Before we explain why the answer is probably no, lets explain a bit more about the evening peak.

Evening peaks and the electricity ducks

Regular readers will know about electricity ducks. This refers to the shape of the demand curve for non renewable electricity. It used to be a California phenomena, but now we see it across Europe as well.

Electricity ducks being seen in Spain
<h4>The Sustainable Investor <p> Sustainability, Strategy and Finance</p>

As the chart below shows, we currently need alternative (non wind & solar) sources early in the day. And then cheap solar kicks in, and we need less and less of our alternatives. And the average wholesale cost of the electricity gets cheaper and cheaper.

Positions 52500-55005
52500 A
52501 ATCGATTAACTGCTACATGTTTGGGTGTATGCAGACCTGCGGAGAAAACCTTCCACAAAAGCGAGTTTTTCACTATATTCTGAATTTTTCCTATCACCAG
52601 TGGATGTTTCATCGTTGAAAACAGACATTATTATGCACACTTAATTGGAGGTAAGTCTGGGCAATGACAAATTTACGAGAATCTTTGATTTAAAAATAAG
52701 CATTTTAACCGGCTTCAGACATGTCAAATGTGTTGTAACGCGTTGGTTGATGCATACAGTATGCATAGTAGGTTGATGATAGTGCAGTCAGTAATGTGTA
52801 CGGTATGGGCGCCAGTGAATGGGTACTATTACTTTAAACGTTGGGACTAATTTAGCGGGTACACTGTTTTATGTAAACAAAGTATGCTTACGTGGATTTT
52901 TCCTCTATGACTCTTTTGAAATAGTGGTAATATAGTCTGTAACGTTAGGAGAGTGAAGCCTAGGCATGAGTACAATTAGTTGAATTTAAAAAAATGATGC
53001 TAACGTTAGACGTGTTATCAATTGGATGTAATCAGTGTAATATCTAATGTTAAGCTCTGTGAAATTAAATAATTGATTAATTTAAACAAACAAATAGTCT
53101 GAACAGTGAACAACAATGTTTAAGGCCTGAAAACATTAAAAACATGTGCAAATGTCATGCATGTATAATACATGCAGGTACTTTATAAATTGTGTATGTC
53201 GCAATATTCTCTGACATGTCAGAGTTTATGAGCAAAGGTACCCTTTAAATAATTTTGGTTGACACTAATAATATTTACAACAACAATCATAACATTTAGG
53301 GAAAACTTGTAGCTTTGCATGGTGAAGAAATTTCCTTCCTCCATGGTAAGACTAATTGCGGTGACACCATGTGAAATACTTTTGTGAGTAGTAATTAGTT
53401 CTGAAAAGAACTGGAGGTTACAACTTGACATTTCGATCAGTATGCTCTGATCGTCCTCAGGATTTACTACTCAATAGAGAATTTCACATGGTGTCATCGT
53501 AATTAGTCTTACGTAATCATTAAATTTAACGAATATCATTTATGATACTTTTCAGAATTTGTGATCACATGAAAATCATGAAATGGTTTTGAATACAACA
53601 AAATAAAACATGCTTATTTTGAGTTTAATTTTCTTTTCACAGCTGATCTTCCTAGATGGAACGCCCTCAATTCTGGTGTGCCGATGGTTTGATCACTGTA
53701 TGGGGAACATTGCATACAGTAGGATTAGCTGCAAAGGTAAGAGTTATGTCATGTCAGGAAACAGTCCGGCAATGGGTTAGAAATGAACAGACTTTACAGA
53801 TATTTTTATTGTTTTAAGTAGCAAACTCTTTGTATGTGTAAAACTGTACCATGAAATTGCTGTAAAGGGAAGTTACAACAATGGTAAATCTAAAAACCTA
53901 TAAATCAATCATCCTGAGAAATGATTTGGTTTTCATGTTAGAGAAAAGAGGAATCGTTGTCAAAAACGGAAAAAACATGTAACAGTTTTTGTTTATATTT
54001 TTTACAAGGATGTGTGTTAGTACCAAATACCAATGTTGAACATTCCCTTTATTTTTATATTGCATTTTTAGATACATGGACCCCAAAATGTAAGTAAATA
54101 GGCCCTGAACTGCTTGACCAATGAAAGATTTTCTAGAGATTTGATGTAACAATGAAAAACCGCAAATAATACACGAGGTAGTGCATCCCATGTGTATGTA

And then the evening peak kicks in, often just as solar generation starts to fade. And the chart below shows the massive ramp up in supply we need.

Why is this a problem? Because many of the current alternative supply sources don't cope as well with rapid ramp ups. It's ok for batteries, but not so good for fossil fuel power stations.

Which is why long distance interconnectors, bringing cheap solar in from other time zones, could really help. Which is why people are talking more about UHVDC interconnectors.

But, UHVDC also comes with challenges.

They are complex to build. And the country with the most expertise is China. And we know that many countries want less reliance on China, not more.

Plus, we have already seen how hard it is to get people to agree to new interconnectors - the Champlain Hudson Power Express took many years to get built. As the E&E New story below points out, when planning started George W. Bush was president and Joe Biden was a senator.

How a $6B transmission project made it in New York
A planned transmission line from Canada to the United States is being called a potential model for the national grid build-out required for large amounts of